The funfair-style drama filled the stadium, the crowd watched on in anticipation as the team’s walked onto the floor. This was subsequently followed by an array of light displays and blaring music played on the loud speakers.
It all felt so right as the crowd watched on with excitement etched across their respective faces, but something was amiss — this wasn’t normal British Basketball. The usual sport that garnered the interest of very few around the nation let alone the continent, the usual sport that rendered little excitement, anticipation, or general financial backing in the slightest. This was different.
The Betway All-Stars Basketball Tournament took place on Sunday afternoon, at the O2 Arena, one of the biggest national Basketball stadia. It was a tournament designed to entertain a large, globally televised audience to a sport that had never particularly thrilled audiences beforehand, and so was manufactured accordingly.
Despite a few early hiccups, teams began to settle and understand the new format of the 12-minute games that included a power play option, a five-point line, sin bins and no free throws. And once they were fully acclimatised, it was reminiscent of ducks taking to water — in stride.
— All-Stars Basketball (@AllStars_BB) September 24, 2017
Of course, the gap in quality between the NBA and the British league’s are indescribable, but that isn’t to say the eight British Basketball League teams didn’t put on a show for the 4,000 fans in attendance.
The main prerogative of the afternoon was to entertain a national audience, as well as a global one for a sport that hasn’t really taken off in the United Kingdom. And despite countless missed layups, deep airballs and sloppy turnovers, the crowd began to buy into the arcade-like elimination rounds as the games went by.
Sheffield Sharks guard Mackey McKnight sunk a splendid, five-point shot at the buzzer to beat the Worcester Wolves in the first round. A Hail Mary-esque play which began to turn some heads after a fairly lacklustre first few games, and the enjoyment only continued from then on out.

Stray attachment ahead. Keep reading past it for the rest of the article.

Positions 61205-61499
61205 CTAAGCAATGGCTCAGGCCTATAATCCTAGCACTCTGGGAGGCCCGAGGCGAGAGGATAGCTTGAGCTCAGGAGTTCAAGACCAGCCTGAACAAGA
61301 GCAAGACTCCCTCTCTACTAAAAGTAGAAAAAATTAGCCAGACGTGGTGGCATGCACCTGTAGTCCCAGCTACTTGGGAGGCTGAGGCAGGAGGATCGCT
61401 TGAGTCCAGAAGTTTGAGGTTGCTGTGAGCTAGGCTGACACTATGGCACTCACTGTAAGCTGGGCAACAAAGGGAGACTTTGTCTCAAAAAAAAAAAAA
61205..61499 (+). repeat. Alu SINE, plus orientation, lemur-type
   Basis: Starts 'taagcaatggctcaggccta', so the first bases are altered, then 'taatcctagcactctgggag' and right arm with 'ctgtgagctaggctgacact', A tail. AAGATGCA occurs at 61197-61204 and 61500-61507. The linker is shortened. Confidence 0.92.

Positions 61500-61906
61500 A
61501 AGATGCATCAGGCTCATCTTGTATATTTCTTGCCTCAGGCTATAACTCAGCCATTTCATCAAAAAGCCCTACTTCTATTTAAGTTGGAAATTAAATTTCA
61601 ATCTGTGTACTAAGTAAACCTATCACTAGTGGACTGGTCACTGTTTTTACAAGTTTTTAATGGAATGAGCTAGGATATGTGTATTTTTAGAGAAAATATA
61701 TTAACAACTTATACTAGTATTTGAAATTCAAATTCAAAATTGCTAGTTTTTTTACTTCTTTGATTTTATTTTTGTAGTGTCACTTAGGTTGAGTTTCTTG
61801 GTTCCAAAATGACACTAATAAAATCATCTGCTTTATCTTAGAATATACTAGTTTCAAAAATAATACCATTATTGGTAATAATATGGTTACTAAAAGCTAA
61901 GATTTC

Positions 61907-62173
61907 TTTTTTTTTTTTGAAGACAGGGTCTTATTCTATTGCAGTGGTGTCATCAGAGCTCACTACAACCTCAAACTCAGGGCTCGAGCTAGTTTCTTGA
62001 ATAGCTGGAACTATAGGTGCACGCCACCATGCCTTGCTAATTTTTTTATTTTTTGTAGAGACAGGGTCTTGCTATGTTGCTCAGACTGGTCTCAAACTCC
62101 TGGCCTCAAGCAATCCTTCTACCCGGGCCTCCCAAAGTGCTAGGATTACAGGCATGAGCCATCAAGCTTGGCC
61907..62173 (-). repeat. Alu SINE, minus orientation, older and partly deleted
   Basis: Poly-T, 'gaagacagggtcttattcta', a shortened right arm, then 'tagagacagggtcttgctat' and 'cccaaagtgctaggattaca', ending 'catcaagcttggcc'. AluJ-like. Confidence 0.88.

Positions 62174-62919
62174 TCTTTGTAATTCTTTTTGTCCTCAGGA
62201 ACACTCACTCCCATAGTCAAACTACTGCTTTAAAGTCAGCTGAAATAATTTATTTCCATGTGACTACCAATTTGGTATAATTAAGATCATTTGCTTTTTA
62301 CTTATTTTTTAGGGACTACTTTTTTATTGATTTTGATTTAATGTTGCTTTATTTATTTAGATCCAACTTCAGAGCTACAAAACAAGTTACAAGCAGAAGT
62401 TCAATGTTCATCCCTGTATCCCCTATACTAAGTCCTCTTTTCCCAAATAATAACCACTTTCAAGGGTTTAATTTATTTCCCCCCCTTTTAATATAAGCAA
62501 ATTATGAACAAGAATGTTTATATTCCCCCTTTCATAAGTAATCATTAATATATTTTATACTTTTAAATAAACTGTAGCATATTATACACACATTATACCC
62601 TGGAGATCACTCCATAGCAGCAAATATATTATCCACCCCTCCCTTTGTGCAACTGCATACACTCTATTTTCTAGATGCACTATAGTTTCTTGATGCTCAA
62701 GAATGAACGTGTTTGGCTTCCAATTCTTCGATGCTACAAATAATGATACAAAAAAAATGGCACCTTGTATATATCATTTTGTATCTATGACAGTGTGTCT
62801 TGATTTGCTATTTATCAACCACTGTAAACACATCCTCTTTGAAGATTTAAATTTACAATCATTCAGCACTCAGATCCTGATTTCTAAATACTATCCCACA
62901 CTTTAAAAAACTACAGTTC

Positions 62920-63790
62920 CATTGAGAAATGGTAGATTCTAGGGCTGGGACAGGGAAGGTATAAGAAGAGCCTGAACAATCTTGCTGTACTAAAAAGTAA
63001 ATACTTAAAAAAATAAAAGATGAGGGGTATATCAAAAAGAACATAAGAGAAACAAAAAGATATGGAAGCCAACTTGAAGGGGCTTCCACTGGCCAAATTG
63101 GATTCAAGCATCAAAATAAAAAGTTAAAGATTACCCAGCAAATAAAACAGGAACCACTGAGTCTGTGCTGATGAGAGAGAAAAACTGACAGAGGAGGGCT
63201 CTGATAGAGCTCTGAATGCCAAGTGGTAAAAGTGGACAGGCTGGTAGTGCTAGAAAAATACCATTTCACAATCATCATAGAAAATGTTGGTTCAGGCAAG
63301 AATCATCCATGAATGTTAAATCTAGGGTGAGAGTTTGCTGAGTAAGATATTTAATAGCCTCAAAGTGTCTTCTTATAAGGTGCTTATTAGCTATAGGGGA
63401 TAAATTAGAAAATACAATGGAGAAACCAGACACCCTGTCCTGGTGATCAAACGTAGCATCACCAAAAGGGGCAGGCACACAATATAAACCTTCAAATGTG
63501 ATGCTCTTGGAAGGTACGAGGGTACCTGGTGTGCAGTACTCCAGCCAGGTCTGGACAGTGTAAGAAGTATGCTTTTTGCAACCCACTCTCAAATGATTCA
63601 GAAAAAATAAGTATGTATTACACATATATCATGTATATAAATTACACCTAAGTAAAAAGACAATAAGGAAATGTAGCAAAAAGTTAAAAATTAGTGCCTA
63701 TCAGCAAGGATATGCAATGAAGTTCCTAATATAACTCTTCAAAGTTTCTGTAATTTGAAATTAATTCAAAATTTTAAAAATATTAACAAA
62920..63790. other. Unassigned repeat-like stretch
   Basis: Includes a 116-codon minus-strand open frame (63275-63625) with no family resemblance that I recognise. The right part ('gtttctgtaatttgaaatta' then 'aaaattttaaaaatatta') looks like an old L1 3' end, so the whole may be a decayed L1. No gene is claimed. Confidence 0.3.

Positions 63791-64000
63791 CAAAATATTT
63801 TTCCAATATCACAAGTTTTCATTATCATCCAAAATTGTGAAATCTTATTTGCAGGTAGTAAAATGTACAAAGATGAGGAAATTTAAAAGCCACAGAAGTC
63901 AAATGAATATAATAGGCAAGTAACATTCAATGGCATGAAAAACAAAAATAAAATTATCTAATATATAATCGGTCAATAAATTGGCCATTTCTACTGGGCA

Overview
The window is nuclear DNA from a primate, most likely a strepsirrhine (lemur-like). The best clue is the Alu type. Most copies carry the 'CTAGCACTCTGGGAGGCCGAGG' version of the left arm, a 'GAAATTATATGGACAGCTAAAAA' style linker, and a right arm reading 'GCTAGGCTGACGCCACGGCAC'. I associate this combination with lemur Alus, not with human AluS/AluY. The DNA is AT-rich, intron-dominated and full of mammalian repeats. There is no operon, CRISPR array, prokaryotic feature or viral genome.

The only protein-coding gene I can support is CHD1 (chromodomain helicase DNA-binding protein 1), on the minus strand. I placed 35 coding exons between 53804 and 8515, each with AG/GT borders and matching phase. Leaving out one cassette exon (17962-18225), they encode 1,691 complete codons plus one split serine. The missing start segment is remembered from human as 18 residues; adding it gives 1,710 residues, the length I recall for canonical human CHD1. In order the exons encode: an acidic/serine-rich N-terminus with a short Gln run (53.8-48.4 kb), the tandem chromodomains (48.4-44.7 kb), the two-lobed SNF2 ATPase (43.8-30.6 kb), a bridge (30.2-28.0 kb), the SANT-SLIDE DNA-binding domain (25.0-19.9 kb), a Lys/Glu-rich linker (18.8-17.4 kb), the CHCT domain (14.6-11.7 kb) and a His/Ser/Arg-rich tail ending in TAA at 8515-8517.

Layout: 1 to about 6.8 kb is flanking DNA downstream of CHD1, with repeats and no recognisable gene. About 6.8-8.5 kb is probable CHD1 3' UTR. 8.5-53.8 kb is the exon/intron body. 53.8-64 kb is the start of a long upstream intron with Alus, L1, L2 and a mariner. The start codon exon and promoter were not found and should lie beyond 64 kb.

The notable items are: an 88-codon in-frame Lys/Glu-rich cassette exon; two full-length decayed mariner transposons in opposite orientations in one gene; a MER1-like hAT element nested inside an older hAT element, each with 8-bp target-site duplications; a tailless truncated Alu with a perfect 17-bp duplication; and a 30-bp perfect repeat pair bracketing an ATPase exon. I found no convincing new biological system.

— All-Stars Basketball (@AllStars_BB) September 26, 2017
The afternoon saw several close scoring games, a couple of dramatic ten-point plays, with Worcester’s Elvisi Dusha’s the pick of the lot, and a double overtime win for eventual finalists, the Newcastle Eagles.
Perhaps the icing on the proverbial cake would be that the quintessential home team became the inaugural event winners, claiming the £25,000 prize money and trophy, to boot. The London Lions were far and away the fan favourites in the capital, rather unsurprisingly, and this was echoed by the crowd’s rapturous applause every time they stepped foot on the court.
London Lions eliminate Bristol and advance to the final, judging by the sound of the applause you can tell who they’re rooting for.
— James (@JCraggSport) September 24, 2017
The Lions began the day as complete outsiders as one of the lower seeds, with all expectations set on the current reigning BBL Champions, the Leicester Riders, sweeping proceedings. In the closest reenactment to a fairytale ending, London dominated in their home city, and ran out eventual winners after dismantling Newcastle comfortably in the final. Despite a late five-pointer, which put the game within one, the score didn’t do the Lions’ overall performance justice, with MVP Justin Robinson simply unstoppable.
Bristol Flyers head coach Andreas Kapoulas admitted that “it was a different event, it’s different to what we usually do.” The Flyers made a surprising run to the semi-finals, beating eventual winners Newcastle in the opening round for the first time in the club’s history, which Kapoulas admirably noted. “Well, the five-point shot was exciting,” the Greek said with a smile when asked about his take on the changes, “you could be critical of something, or you can be open-minded. It served a purpose.”
“From a Basketball point of view we always knew it was going to be difficult, we obviously struggled to adjust to (the new format)” suggested Surrey Scorchers head coach Creon Raftopoulos. Coach Creon, who came in to Sunday’s event with a career win percentage of 34.2, admitted “there were some positives, and some negatives,” but they will use this knowledge once the BBL Championship season begins on Friday.
Evidently, there were some creases to iron out, as there always is with drastically altered tournaments. But the fans in attendance and ones watching from the comforts of their homes were certainly entertained, which at the end of the day, was the main goal. The initiative shown from both the BBL and Matchroom Sports signals a step in the right direction for British Basketball, enabling funding to a national sport that has been deprived of funds for quite some time. This isn’t the last you’ll be hearing about Basketball in the UK, this is only the beginning.